[To appear in May-June 2018 issue of IETE Technical Review]
Who is a good engineer? An engineer is trained to analyze, design, produce and maintain systems. What about leadership qualities, ability to effectively communicate and willingness to work in teams? These features also are what makes engineering profession. An engineering graduate is expected to have an integrated view of both scientific and engineering disciplines since most engineering programs are science based. When engineering graduates join in a management program, perhaps they further gain a holistic view of science, engineering and management opening up greater opportunities. A growing number of educationists acknowledge that having expertise in multiple disciplines, therefore, is a desirable trait but the actual practice belies this.
You will agree, I’m sure with the following fact. In today’s world, most of us tend to work in isolated domains with no cross-disciplinary awareness. We unwittingly enjoy innovating in our own specialized areas because of the sheer thrill we derive from such innovations. But what does it mean to be working in silos with utter disregard to other disciplines, exactly? Let us see.
It is common knowledge that the economies of major countries in the world are interwoven and are driven by research and innovations in materials science, genetics, computing, communications and other technologies. Technologies are a result of scientific innovations. As the new technologies are adopted by the populations, the social, cultural, economical, environmental and political implications on human societies are immense. Even foreign policy issues and international relations are critically influenced as we grapple with trade barriers, climate change, job creation, security and a host of other complex issues which are truly global in nature. To ensure that these developments do not negatively impact the human societies, we formulate policies and regulations. However, who are competent to make these policies and regulations?
It shouldn’t be surprising to know that scientists and technologists are barely exposed to humanities, social and legal sciences. And alas, it turns out unsurprisingly that policy makers, who are generally social scientists and legal experts, are often stupefied by the rapid technological advances which have become ubiquitous in our lives. So in reality here we are, in a closed world of our own domains of expertise. Writ large, this problem emanates from our inadequate educational system. The consequences of having experts with no holistic understanding are obvious – seemingly ill-formed policies and regulations that could seriously impact us in critical areas such as our work environments, personal and social lives.
The fundamental question experts in education need to examine is how to make technologists understand the issues that the policy makers grapple with? Can we design our engineering degree programs to provide more exposure to social sciences and humanities to the interested students? It is no accident that today we are living in a world where human societies are expecting the experts to provide solutions to the problems they face. If technologists are ignorant of social issues, if they cannot effectively communicate with the policy makers, we are bound to have bad policies and regulations to live with. Put simply, the need for intervention cannot be underplayed.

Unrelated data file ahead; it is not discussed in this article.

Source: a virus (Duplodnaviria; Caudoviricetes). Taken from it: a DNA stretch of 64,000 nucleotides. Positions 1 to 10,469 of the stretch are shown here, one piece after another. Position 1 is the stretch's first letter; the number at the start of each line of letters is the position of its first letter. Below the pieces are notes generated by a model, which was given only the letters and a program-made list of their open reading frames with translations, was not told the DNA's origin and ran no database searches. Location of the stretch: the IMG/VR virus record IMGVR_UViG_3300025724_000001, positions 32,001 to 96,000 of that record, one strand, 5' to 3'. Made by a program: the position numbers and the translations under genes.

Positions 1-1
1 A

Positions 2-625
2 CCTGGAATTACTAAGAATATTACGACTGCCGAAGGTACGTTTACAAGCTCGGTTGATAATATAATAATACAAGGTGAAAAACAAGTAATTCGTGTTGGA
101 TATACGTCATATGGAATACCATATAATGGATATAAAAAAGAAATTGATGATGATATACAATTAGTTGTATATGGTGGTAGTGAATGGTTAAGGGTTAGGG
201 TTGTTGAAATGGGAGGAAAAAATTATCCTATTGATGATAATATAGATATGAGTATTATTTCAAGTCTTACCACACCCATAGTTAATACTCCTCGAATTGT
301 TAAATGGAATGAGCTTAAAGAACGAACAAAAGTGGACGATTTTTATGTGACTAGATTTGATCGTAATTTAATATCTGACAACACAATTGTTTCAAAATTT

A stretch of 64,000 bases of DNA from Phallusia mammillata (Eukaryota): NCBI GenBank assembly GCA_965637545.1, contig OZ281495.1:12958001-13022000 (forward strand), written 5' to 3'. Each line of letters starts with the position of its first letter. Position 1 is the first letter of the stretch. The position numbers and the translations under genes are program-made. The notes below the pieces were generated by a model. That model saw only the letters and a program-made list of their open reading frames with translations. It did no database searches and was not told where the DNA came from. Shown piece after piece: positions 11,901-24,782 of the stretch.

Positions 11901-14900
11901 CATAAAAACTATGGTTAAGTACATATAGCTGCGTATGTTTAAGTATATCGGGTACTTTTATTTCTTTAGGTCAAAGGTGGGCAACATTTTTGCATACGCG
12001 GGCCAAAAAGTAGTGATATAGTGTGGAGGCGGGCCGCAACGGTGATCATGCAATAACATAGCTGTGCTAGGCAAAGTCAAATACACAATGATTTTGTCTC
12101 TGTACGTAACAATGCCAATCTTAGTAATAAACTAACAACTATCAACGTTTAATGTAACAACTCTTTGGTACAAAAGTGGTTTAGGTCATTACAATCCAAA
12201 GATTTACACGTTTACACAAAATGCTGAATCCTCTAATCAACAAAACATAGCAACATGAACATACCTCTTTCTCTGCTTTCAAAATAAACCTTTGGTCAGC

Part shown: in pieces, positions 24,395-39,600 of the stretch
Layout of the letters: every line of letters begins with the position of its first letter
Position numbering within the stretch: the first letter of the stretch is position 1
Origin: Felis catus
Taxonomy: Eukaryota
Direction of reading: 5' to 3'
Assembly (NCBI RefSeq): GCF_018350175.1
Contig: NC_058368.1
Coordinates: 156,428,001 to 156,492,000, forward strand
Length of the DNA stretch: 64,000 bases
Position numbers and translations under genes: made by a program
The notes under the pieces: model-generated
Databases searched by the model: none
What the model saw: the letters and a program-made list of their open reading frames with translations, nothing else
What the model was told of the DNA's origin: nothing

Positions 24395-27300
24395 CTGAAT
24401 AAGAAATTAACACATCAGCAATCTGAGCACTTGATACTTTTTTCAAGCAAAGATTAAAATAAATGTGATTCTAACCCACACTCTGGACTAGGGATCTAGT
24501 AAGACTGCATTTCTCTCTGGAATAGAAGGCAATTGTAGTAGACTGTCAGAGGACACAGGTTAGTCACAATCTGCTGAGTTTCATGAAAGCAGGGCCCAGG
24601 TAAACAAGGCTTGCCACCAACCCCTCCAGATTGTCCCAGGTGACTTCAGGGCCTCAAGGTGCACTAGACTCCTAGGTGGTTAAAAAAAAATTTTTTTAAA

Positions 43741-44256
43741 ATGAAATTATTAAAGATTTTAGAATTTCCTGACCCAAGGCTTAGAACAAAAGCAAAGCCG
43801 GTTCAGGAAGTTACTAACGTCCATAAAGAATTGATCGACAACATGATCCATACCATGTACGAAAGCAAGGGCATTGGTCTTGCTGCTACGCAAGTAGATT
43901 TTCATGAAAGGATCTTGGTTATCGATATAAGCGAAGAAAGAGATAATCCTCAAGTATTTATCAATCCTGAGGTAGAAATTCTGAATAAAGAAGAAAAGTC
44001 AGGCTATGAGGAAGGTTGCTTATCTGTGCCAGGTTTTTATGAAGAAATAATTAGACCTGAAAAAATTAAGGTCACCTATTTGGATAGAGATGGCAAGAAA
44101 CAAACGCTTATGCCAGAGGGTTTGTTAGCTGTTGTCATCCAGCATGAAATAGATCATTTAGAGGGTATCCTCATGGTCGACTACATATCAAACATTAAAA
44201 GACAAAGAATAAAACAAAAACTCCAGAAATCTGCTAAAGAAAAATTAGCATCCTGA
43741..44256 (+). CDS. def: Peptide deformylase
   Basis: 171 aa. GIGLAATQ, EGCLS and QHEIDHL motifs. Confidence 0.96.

How, then, do we approach this problem? How can we develop the ability to look beyond the existing order? It appears that for breaking these barriers, higher educational institutes with a focus on training engineers and developing technologies should have stronger teaching and research activities in social sciences and humanities. Similarly, universities where there is a greater emphasis on social sciences and humanities should start science and engineering programs. This framework, promisingly, has a two-fold influential and durable impact. First, it will bring a synergy between technologists and social scientists. What’s more, it will lead us to the ultimate goal of producing scientists and engineers who are socially aware and work for the good of the society.
As hard as it may seem, but higher educational institutes should themselves take a lead here. For example, more recently, Jawaharlal Nehru University (JNU) which is a top ranking university in India has announced a five year dual degree program where students study their core engineering in the first four years and in the final year specialize for their Master’s degree in one of the areas of social sciences and humanities such as sociology, foreign languages, computational linguistics, law and governance, economics, science policy, political science, media studies, regional development, international relations and so on. This experiment may look provocative because it runs counterintuitive to the way we predictably think about engineering education.
Our instinctive and undesirable myth is that social sciences and humanities need not be taught to engineering students. This inherent feature of our thinking is a result of pure cognitive bias. But yet I am optimistic that engineering education together with training in social sciences and humanities can bring into being graduates as competent in the engineering discipline as in the social science and humanities domain. This holistic approach has the potential to become the bellwether of future education as higher educational institutes cannot survive if they are averse to change and novelty. Hopefully, trained young scholars with such a broader outlook may eventually play a key role in good governance and policy making. We just need to give ourselves the chance to create a better future.
And now, do you agree with me? What are your thoughts?